The future of local government, Rob Whiteman, LGC Summit 2013
the future of local government
Chief Executive, CIPFA
1 Macroeconomic and fiscal summary
2 Local government resources
3 Policy changes affect local government – but how?
• Increase in confidence in the outlook for the UK economy
• National Institute of Economic and Social Research - GDP growth
0.9% in 3 months to end of August 2013, up from 0.7% in 3
months to July.
• OBR now predicting growth of 1.8% in 2014
• However we should exercise some caution
– 2013 forecast cut from 1.2% to 0.6% in one forecasting period
– Revision of depth of 2008/09 recession from 6.3% to 7.2%
– UK economy will now only regain its pre-crisis peak in 2015
– Result is a much higher hill to climb to recover from the damage of
the financial crisis
1 The macro picture – through a dark glass
We have all now operated in the context of large scale cuts and
„austerity‟ for a few years now
Cuts to DEL and the impact of automatic stabilisers mean pre-crisis
DEL/AME split of 60% DEL vs. 40% AME has now shifted to a 50/50
Government has responded with AME cap from 2015
Certain parts of AME protected and some aspects beyond Government
― Debt payments and public sector pension liability beyond control
― Some social security protected – eg: JSA & basic state pension
Further cuts to DEL needed before cap has an effect
So austerity will have to continue….
UK Government response – is first cut the deepest?
Government debt – Are we alone and the economy overall?
General government gross financial
liabilities as a percentage of GDP
Euro area (15
Source : OECD
UK Government Debt – It‟s a risky business
2012-13 2013-14 2014-15 2015-16 2016-17
Projected increase in debt interest
spending from a ppt increase in gilt rates
Source : IFS
As part of continuing austerity programme the Chancellor has
announced further spending cuts in 2015/16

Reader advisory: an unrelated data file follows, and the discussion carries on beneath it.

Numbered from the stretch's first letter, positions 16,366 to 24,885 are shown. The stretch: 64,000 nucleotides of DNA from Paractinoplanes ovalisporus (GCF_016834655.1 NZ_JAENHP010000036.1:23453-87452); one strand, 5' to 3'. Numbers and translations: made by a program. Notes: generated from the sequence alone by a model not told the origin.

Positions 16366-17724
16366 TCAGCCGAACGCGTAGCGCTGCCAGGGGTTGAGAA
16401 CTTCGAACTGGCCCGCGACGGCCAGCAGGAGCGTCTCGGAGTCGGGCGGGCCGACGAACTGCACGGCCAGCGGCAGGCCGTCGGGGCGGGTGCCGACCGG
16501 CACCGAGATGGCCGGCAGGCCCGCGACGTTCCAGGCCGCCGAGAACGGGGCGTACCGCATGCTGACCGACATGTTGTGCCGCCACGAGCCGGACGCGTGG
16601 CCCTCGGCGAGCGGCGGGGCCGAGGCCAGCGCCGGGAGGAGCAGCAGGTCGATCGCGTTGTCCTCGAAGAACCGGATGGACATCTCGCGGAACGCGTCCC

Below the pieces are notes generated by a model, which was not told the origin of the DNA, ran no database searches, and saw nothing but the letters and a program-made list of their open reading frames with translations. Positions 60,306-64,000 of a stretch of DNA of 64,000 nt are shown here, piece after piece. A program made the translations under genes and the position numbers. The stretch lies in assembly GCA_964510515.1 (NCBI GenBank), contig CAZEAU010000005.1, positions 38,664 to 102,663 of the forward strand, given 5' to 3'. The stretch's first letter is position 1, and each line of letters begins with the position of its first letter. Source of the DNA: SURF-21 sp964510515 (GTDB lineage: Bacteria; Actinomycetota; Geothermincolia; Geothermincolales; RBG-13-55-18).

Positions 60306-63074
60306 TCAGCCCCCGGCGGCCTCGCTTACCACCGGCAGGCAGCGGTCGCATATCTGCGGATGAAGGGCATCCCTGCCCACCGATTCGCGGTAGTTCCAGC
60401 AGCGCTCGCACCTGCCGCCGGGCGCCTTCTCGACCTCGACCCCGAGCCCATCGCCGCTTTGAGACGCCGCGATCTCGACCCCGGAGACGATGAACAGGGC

Cumulative cut in DEL of around 10.3% over 5 years
Cuts in 2015/16 in line with SR 2010 departmental priorities
Protection for some (Health, Education and International Development)
means deep cuts for others
CLG and FCO over 50% cut to DEL by 2015/16
Austerity likely to last well beyond 2015/16
Assuming no tax increases or cuts to AME would mean further cuts to
DEL in 2016/17 & 2017/18
IFS estimate that in this scenario would mean another likely 7.9% cut
Spending in 2015/16 and beyond – after the end of the
Longer term financial sustainability remains a problem...
Specific measures announced at the SR will have large impact upon
local government funding
Continuation of freeze grant puts additional pressure on councils to cut
Freeze over long period will see value of council tax eroded and vital
stream of funding for local councils dwindle
Changes to social rents likely to become another pressure on local
PAC Committee - ““To date, councils have, as a whole, managed to
cope, but with reductions likely to continue for several years, the
pressures on the sector are set to increase”
Spending reductions were falling hardest on councils with the highest
deprivation, and that some might cease to be viable
2 Local Government – the devil in the detail
CIPFA CFO Survey – Risks to Budget
63% of CFOs less confident about delivery of 2014/15 compared
to savings to date
3 Austerity and Beyond - Questions
Citizen and the State
– Community Workers?
– A drop in the Ocean?
– Sharing alike?
– Two tiers?
– Guided localism from the
– Beggar thy neighbour?
– Letting go?
– Do we know what is spent
– Councils, PCCs, CCGs,
academies – how will they
measure policy interventions?